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New phishing scam: Spoofed campaign site

Prospective contributors to Kerry presidential campaign are latest targets

By Grant Gross
August 4, 2004 12:00 PM ET

IDG News Service - WASHINGTON -- Phishing fraudsters have found another group of victims to target -- people who want to donate to political campaigns.
SurfControl PLC, a Web and e-mail filtering software vendor in Congleton, U.K., noticed two apparent scams targeting people wanting to donate money to John Kerry's presidential campaign. E-mail with the subject line, "President John Kerry, please vote and contribute," directed recipients to two Web sites, one registered in India and the other in Texas.
So-called phishing scams -- stealing credit card numbers and other personal information by using spam e-mail to direct people to spoofed Web sites -- have been around for years, but this is the first political phishing scam SurfControl has observed, said Susan Larson, vice president of global content at SurfControl.
This latest scam doesn't appear to have a political motivation -- just an economic one, Larson said. The scam e-mail appeared within days of the end of the Democratic National Convention in Boston, she noted.
Phishing scammers can use current events to support their claims, Larson said. "They want people to think they have to do this now," she added. "That's typical of the way they get the best hit."
Both sites were designed to look like Kerry's official campaign site,, Larson said. Neither of the apparently spoofed sites was still operating as of late yesterday, which along with the odd registration locations, led SurfControl to conclude the sites weren't legitimate, Larson said.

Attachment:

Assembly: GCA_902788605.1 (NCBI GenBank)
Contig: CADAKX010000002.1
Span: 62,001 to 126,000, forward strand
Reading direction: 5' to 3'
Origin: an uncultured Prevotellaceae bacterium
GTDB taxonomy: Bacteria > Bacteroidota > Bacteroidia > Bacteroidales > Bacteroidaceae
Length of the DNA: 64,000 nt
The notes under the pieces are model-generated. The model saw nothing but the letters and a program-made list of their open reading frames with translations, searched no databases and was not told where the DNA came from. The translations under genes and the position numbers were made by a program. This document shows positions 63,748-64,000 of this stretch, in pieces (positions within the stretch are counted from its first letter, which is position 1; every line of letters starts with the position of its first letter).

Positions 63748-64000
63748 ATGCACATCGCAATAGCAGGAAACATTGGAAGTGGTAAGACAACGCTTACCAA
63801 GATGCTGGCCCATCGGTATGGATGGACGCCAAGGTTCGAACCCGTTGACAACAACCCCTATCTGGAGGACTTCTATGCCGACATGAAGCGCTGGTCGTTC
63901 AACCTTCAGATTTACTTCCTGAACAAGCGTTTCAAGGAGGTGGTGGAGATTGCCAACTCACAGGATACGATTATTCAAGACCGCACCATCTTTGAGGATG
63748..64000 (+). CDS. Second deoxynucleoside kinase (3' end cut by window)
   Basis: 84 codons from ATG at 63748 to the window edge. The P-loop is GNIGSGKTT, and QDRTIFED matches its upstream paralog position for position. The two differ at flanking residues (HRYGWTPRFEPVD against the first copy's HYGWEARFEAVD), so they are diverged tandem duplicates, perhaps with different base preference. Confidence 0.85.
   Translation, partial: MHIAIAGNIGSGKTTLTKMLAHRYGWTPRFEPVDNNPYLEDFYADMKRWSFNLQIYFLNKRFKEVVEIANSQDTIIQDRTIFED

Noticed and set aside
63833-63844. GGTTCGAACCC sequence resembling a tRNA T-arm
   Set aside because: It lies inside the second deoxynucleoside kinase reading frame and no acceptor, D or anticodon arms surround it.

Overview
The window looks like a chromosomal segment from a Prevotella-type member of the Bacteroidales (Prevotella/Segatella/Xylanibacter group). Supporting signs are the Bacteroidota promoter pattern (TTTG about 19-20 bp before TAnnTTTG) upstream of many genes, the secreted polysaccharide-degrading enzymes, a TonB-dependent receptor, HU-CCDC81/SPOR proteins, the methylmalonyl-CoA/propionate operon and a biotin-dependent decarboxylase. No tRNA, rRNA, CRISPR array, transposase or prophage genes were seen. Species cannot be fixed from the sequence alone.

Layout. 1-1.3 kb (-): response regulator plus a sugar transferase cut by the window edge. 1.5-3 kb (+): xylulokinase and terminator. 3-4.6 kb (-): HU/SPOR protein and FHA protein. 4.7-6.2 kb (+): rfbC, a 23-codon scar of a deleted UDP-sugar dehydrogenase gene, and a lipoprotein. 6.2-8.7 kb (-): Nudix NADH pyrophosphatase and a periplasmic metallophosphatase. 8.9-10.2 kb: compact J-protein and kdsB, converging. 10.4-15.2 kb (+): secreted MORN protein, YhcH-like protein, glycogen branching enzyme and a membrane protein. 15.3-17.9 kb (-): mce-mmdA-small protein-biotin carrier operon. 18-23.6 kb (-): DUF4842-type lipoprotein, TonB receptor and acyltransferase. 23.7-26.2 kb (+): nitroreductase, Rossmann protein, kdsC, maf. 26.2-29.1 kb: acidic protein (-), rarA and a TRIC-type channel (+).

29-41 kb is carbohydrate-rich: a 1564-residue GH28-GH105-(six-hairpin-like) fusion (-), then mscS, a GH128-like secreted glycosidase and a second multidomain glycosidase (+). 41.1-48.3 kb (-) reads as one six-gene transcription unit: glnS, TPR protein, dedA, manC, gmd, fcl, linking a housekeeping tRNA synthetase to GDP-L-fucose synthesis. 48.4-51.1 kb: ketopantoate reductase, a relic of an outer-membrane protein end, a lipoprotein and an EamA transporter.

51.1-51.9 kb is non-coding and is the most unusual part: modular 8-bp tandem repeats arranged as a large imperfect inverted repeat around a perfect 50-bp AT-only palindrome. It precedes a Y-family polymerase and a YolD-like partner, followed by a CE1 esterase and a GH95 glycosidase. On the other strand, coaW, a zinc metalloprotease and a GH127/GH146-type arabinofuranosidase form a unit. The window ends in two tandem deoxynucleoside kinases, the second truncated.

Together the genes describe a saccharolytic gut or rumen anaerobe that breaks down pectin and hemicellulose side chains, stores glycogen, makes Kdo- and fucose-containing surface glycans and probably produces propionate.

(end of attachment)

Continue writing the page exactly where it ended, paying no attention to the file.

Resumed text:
The apparently bogus e-mail directed recipients to, registered in India, and, registered to an individual in New Braunfels, Texas, according to SurfControl.
"It was a very legitimate-looking e-mail," Larson noted.
People with concerns about e-mail asking for political donations should contact the campaign directly -- in this case, at, Larson advised.
Scammers using phishing tactics typically send out e-mail targeting users of financial institutions or other e-commerce sites. The bogus e-mail message often tells recipients there's a problem with their accounts, and that they need to re-enter their bank account number or credit card number at a Web site designed to look like the legitimate e-commerce site.
An estimated 57 million U.S. adults had received phishing scam e-mail as of May, according to Gartner Inc. Phishing attacks increased 500% between January and May 2004, and an estimated 3% of phishing e-mail recipients fill out the forms on spoofed Web sites, Larson said.

Reprinted with permission from Story copyright 2014 International Data Group. All rights reserved.
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